Pros: Strong characters, fascinating world-building, intricate plot
Cons: If there were any, I was too wrapped up to notice them!
Rating: 5 out of 5
I love the current trend to blend genres. I can’t help it; when I was writing fiction, that was how I loved to write, without fitting a given story into a box labeled ‘horror’, ‘fantasy’, or ‘SF’. Shiloh Walker’s Through the Veil spans so many genres: romance, erotica, fantasy, science fiction, horror, paranormal. What makes it so good is the fact that it’s a story first and any genre considerations are simply a part of making that story what it needs to be. But I’m getting ahead of myself.
Lee is a professional artist. She’s an orphan, raised by the system after she was found wandering alone in a field as a child, but she’s made a good life for herself. Despite that, however, she’s plagued by nightmares. She wakes up in the morning with injuries—a black eye, a sprained ankle, broken bones—all of which heal unusually quickly. She’s haunted by faces, one of which is a man with the face of an angel who rails away at her for leaving him. He insists that her place is with him, in his world, fighting against the demons and Warlords from other realms that invade their home. Without her, the resistance is doomed. How can she find her way to him, and would she want to if she could? Is he real, or is she going insane? And even if she could join him, what could she do to save his world that everyone else can’t?
Open letter to Ms. Shiloh Walker:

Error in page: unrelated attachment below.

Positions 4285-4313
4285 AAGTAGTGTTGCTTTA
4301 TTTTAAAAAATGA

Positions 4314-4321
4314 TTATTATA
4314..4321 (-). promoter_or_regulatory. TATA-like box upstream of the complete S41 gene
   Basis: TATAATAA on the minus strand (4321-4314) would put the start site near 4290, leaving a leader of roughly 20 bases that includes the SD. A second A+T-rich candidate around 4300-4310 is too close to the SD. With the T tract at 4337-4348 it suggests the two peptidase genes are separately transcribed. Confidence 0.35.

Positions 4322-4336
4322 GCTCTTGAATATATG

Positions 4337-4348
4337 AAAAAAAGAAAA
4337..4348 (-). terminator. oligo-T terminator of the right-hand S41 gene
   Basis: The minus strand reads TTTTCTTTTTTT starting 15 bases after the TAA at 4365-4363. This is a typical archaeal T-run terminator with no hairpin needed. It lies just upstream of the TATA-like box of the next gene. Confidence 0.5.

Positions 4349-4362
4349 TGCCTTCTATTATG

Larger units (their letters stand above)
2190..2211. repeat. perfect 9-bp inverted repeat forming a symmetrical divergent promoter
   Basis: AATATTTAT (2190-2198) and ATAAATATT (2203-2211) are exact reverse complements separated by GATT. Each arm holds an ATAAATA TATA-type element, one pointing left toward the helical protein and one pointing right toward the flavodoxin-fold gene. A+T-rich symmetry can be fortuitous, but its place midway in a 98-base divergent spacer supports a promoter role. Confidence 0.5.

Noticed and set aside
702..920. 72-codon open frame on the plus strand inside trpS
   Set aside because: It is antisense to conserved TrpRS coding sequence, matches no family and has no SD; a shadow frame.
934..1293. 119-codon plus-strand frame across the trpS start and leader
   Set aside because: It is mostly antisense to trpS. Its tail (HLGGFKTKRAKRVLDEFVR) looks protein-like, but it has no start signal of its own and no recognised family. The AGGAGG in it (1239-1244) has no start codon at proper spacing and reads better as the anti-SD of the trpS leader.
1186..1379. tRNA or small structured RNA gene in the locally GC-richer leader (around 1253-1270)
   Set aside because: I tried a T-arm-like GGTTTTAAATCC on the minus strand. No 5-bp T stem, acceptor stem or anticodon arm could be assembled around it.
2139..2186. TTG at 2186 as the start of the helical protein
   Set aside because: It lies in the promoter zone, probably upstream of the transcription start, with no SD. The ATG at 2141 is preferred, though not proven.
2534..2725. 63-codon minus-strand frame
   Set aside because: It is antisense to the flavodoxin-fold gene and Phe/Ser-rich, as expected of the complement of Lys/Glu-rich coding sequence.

Dang, woman! I got so caught up in this book that I think I ignored my husband for an evening while reading it. I became so mired in your vivid worlds that after finishing the book, I couldn’t talk about anything else for hours. I had to pick up a non-fiction book to read next because I couldn’t slip into another fictional realm just yet. I went to Amazon and started adding your insanely prolific back-catalog to my wishlist, hinting to my husband that our anniversary is coming up next month. I found myself desperately wishing this to be a part of a trilogy that I had in my hands, with more books that I could move straight on to, even though I normally shun series because I hate having to wait between books. You hearing me, there? Go write more in this universe! That’s… well, that’s me begging, really.
Your characters are strong and vivid, easy to love, hate, and enjoy. They’re complex, such that even the best ones have their flaws and the worst ones their redeeming notes. Your world-building is fascinating and intricate, providing a stunning, immersive, and difficult-to-detach-from experience. Your plotting is complex and wonderful—you don’t fall back on allowing the romance to be the plot, which tends to result in a story that doesn’t have enough conflict or surprises, and to my mind is the most common mistake that some romance authors make. But not you—you obviously know better.
The only thing that even mildly bugged me was the length of time it took for the heroine to come to terms with what was going on with her, but to be honest, that’s such an individual judgment (and it was so borderline, and done so well) that I can’t even legitimately call that a negative.
So I’m going to stop here, and urge you to please, PLEASE, go write more (heh, as if your already-published books weren’t enough to keep me busy on top of my pile of review books). After all, I’ll have a birthday later this year that I’ll need to drop hints for, too…
(Standard notes: explicit non-kinky sex; adult situations; mild blood & gore)